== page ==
Netezza's big technology news this week came with an unexpected price fall for the technology. Whereas Netezza customers to-date have paid around $60,000 per terabyte of storage, Netezza's new TwinFin appliance will go for $20,000 per terabyte of storage. This storage assumes a 2.25 X compression ratio, which Netezza says is typical and will improve, so figure you are actually storing a little less than half of that in terms of real storage, but the practical application of the price points remains.
In addition to the price drop, the upper limit has been expanded to, depending on who you speak with, 700 terabytes or 1 petabyte. Either way, it's a big leap and a huge amount of storage that's now possible with Netezza.
Making this all possible are some forklifts and tweaks to the underlying technology. First and foremost is the switch from the Hitachi drives with 2- or 4-way HP/Intel host CPUs to Intel-based IBM blade servers. Netezza is taking advantage of the faster chips, bigger disks and better interconnects that have come to market in recent years. It has also introduced a cache, which will improve the access performance of commonly accessed tables and sections of tables.
The field programmable gate array (FPGA) remains very important in the architecture. However, the disk controlling function has been removed from the FPGA in favor of an actual disk controller.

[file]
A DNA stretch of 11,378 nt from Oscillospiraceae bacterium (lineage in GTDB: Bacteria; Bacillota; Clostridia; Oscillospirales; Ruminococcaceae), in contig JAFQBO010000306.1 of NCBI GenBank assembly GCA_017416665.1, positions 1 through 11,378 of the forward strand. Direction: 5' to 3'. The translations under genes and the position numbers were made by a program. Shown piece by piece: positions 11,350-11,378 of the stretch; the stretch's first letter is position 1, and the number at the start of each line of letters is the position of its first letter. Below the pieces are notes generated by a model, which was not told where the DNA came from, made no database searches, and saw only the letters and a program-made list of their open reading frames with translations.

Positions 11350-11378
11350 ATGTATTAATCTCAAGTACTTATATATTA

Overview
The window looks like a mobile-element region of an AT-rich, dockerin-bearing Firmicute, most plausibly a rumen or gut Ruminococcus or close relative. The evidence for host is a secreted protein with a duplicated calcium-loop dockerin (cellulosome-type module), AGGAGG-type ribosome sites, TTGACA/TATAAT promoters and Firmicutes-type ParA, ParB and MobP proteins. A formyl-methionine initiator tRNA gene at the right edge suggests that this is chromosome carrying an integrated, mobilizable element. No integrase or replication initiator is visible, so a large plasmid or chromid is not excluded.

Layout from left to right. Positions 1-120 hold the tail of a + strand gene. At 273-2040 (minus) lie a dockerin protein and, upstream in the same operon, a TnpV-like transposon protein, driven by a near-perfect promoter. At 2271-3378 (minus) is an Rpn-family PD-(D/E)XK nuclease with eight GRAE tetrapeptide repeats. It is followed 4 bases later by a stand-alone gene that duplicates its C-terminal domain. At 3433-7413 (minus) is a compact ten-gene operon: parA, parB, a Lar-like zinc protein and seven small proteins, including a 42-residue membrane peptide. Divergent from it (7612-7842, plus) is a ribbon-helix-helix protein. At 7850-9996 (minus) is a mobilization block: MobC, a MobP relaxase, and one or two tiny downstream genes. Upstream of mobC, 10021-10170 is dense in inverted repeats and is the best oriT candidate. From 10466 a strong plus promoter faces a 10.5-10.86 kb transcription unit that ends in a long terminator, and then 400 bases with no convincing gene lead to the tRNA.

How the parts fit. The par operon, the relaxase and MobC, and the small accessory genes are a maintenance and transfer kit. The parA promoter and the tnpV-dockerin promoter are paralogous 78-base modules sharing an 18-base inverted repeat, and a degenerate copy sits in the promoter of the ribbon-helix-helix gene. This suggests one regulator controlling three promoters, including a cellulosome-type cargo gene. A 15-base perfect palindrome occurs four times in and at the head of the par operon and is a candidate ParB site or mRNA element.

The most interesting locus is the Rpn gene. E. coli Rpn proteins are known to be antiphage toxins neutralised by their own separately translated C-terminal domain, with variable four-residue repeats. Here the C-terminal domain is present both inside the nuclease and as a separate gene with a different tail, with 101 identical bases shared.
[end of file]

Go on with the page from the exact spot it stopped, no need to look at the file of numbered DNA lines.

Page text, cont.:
I wrote a description of Netezza technology some time ago that may be worth refreshing on regarding the FPGA:
"The architecture is a shared nothing but there is a major twist. The I/O module is placed adjacent to the CPU. The disk is directly attached to the SPU processing module. More importantly, logic is added to the CPU with a Field Programmable Gate Array (FPGA) that performs record selection and projection, processes usually reserved for relatively much later in a query cycle for other systems. The FPGA and CPU are physically connected to the disk drive. This is the real key to Netezza query performance success - filtering at the disk level. This logic, combined with the physical proximity, creates an environment that will move data the least distance to satisfy a query. The SMP host will perform final aggregation and any merge sort required. Enough logic is currently in the FPGA to make a real difference in the performance of most queries."
The Intel adaption, as well as going all-Linux, makes other software more compatible with Netezza. Obviously one of Netezza's aims is to bring over some of those other DBMS applications - appliance and non-appliance.
The lowered price point is actually quite important in this rapidly commoditizing field. And data size is actually a good barometer for measuring price since once you get into the terabytes with an enterprise data warehouse, the workload tends to mix in some similar ways across enterprises. For those high-data, but specific-use workloads, Netezza will have a high capacity model available soon. As well, Netezza intends to deliver entry level and a "memory intensive" models. This strategy is not dissimilar to Teradata's appliance line, already available and at around Netezza's new price points.
This is a very good signal from Netezza - that it is still investing and intends to pursue price/performance for its customers. At a time when major players like Teradata, with a longer pedigree and half the Global 2000 as customers, have entered the appliance market, and with Microsoft's looming Madison, something was necessary from Netezza. The question is will Netezza be able to make up for the price drop with significantly more volume in this space they essentially pioneered?
Posted August 5, 2009 9:54 PM
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